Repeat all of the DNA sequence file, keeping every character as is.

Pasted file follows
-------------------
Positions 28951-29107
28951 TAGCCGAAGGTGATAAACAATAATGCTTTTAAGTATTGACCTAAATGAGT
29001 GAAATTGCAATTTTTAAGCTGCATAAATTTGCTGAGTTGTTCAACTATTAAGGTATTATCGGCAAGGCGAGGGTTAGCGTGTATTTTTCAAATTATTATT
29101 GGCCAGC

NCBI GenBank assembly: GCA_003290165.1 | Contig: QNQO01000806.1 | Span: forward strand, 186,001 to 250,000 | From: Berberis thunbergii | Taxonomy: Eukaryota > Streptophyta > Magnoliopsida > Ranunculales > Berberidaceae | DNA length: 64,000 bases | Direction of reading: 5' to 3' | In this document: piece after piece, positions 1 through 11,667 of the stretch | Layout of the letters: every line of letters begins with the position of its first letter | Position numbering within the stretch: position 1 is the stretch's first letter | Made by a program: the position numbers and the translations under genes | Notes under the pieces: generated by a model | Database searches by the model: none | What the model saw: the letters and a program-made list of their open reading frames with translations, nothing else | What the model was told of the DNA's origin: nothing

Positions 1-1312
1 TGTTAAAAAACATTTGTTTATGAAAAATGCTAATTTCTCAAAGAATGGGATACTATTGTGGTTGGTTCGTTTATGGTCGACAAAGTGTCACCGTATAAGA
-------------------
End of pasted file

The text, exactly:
Positions 28951-29107
28951 TAGCCGAAGGTGATAAACAATAATGCTTTTAAGTATTGACCTAAATGAGT
29001 GAAATTGCAATTTTTAAGCTGCATAAATTTGCTGAGTTGTTCAACTATTAAGGTATTATCGGCAAGGCGAGGGTTAGCGTGTATTTTTCAAATTATTATT
29101 GGCCAGC

NCBI GenBank assembly: GCA_003290165.1 | Contig: QNQO01000806.1 | Span: forward strand, 186,001 to 250,000 | From: Berberis thunbergii | Taxonomy: Eukaryota > Streptophyta > Magnoliopsida > Ranunculales > Berberidaceae | DNA length: 64,000 bases | Direction of reading: 5' to 3' | In this document: piece after piece, positions 1 through 11,667 of the stretch | Layout of the letters: every line of letters begins with the position of its first letter | Position numbering within the stretch: position 1 is the stretch's first letter | Made by a program: the position numbers and the translations under genes | Notes under the pieces: generated by a model | Database searches by the model: none | What the model saw: the letters and a program-made list of their open reading frames with translations, nothing else | What the model was told of the DNA's origin: nothing

Positions 1-1312
1 TGTTAAAAAACATTTGTTTATGAAAAATGCTAATTTCTCAAAGAATGGGATACTATTGTGGTTGGTTCGTTTATGGTCGACAAAGTGTCACCGTATAAGA